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Haldimand Norfolk Health Unit emphasizing vaccine efforts

The Haldimand-Norfolk Health Unit (HNHU) continues to make the COVID-19 Vaccination Program a top priority of the pandemic response. To date, the HNHU has administered nearly 180,000 doses of the COVID-19 vaccine, including nearly 20,000 booster doses.

In recent weeks the HNHU and partners across the two counties have been administering around 6,000 doses per week and that number is increasing following the holiday closures of some clinics and the reinstatement of mass immunization clinics this week in Caledonia, Dunnville, Simcoe, and Delhi.

Along with these new clinic locations, the HNHU has released thousands of COVID-19 vaccine appointments on the booking tool, Appointments are available for all age groups (five to 11, 12 to 29, and 30 plus) and in communities across the two counties. “We have been planning vaccination clinics across Haldimand and Norfolk,” said Jackie Wood, health planner. “Making sure that clinics are available locally and for different age groups, to make vaccination as accessible as possible for residents.”

“The COVID-19 vaccines, especially mRNA vaccines, are an instrumental tool in slowing the spread of infection in the community and reducing the severity of infection— and the likelihood of severe outcomes such as hospitalization or ventilator use and help to protect the capacity of local hospitals as we push through the Omicron wave,” said Dr. Kate Bishop-Williams, epidemiologist for HNHU. “Everyone who is eligible for a COVID-19 vaccine should get one as soon as they are able, including their booster doses. The main reason that Omicron appears to be less severe is that infections are occurring in a population that is predominantly vaccinated. Omicron continues to pose a very serious risk to those individuals who are unvaccinated.”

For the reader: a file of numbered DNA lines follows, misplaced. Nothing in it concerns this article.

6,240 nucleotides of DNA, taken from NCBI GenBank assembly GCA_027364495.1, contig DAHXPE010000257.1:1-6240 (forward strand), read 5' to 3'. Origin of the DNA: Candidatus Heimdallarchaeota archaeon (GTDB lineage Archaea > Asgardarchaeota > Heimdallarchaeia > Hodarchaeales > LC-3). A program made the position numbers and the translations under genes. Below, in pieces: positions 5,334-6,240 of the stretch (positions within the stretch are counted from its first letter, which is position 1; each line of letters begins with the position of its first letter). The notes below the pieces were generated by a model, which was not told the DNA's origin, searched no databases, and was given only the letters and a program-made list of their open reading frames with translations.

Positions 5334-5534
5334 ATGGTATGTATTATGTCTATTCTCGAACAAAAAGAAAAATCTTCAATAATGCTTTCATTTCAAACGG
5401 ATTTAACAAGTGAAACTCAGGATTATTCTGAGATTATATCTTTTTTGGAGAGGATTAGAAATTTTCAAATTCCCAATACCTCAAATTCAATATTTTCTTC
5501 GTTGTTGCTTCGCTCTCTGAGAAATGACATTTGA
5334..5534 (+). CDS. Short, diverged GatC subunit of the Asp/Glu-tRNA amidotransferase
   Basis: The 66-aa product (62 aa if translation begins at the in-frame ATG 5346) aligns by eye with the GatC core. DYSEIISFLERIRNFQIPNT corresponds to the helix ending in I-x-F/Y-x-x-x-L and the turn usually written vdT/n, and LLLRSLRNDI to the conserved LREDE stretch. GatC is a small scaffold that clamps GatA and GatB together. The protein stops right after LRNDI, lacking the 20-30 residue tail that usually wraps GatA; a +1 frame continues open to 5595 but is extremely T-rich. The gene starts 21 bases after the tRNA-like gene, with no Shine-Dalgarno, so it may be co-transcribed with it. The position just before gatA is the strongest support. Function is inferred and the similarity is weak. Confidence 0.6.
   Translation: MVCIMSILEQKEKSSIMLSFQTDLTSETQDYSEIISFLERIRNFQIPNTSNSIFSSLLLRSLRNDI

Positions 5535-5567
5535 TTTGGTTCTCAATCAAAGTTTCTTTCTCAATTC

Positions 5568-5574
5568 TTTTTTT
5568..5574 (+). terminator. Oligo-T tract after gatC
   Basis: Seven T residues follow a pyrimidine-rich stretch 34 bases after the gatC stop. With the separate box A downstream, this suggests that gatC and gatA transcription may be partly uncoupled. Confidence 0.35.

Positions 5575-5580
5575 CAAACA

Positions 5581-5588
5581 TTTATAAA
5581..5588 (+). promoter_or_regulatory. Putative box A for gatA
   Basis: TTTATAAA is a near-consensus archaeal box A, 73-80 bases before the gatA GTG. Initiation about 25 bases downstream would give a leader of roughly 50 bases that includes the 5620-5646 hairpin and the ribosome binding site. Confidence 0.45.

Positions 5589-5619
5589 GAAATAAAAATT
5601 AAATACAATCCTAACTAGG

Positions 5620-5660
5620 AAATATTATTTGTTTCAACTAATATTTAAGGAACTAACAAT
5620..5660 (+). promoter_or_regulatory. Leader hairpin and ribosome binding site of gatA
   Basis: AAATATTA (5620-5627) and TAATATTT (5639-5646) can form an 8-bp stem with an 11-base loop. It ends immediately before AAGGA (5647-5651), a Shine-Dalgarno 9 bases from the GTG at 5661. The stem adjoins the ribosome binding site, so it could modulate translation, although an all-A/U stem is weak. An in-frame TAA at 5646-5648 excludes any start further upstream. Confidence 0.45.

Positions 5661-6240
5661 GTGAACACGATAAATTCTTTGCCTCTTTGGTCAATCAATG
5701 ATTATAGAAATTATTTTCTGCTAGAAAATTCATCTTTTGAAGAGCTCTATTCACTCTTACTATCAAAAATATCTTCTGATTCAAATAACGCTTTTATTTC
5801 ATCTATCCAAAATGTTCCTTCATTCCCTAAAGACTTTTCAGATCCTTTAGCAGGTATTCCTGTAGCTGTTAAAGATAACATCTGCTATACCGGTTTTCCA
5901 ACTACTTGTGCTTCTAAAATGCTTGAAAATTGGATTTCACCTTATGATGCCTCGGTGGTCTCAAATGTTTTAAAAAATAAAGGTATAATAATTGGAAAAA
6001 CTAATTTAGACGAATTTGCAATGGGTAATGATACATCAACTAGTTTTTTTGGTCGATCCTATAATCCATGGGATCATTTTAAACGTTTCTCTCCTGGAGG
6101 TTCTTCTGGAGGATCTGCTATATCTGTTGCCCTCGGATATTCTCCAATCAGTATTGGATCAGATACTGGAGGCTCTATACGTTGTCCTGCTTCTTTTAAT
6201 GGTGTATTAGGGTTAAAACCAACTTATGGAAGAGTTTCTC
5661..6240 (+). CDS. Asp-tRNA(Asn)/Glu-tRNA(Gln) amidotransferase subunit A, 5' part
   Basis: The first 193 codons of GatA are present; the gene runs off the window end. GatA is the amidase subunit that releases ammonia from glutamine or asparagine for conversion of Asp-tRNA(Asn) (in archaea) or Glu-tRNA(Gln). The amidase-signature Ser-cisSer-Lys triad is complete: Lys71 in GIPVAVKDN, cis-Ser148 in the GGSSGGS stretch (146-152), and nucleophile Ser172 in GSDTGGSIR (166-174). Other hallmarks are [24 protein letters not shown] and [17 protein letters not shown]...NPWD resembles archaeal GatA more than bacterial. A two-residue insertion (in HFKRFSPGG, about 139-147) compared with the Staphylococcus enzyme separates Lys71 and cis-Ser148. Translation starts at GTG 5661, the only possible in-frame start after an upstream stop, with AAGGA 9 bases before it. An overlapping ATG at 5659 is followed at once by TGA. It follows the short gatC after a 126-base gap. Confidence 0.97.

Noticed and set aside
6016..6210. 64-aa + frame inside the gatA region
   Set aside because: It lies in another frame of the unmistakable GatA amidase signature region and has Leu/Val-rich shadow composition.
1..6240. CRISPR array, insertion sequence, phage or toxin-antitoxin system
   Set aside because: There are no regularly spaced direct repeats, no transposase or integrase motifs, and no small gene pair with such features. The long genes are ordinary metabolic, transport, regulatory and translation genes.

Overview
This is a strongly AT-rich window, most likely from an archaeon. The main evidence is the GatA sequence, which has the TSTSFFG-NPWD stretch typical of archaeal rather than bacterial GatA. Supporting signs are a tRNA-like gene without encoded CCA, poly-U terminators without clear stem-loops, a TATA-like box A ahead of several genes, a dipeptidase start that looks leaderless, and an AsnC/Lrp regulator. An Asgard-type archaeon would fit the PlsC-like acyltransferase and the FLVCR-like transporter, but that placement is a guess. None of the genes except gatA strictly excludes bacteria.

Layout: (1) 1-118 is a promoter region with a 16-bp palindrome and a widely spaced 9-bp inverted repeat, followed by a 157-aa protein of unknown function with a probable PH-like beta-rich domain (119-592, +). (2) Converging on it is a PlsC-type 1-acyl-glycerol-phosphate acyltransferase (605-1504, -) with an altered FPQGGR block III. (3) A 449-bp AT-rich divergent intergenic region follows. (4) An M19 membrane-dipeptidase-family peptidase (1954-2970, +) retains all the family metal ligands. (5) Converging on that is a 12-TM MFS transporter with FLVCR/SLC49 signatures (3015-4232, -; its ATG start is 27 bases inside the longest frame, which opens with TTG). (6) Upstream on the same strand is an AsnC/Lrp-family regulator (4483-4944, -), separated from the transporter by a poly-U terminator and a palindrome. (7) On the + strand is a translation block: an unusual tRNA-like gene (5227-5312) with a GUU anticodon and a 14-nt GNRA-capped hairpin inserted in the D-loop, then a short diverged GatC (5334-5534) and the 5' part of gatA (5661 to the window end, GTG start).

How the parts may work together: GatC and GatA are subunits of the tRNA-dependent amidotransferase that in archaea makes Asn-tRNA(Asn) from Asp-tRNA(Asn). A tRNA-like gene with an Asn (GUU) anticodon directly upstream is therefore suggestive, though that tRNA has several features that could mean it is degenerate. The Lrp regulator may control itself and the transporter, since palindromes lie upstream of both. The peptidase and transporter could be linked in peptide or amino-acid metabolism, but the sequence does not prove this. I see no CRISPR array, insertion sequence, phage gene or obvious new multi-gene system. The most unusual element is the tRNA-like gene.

While the HNHU is focused on getting vaccines into as many arms as possible, the COVID-19 Vaccine Planning Team remains focused on serving a number of priority and high-risk populations:

  • Adults over the age of 50 years;
  • Women who are currently pregnant or breastfeeding;
  • Individuals who are immunocompromised;
  • Children who have not had a dose or who have had only one dose;
  • Individuals with developmental disabilities, mental illness, and substance use conditions; and
  • Individuals in communities with lower vaccination rates

Individuals who have recovered from COVID-19 are still encouraged to receive their vaccine and booster doses to protect themselves from potential re-infection or others from transmission.

Following direction from the province, the HNHU has increased vaccine appointment availability for high-risk employee groups including health care workers, long-term care home employees, childcare staff, and education staff.

Residents are encouraged to take the first available vaccine for their first, second, or booster dose. The national shortage of Pfizer vaccine is expected to last for a few more weeks. Therefore, Pfizer vaccine will continue to be reserved for those 12 to 29 years old or with documented medical rationale to receive Pfizer over Moderna. There are no paediatric Pfizer supply concerns for children ages five to 11.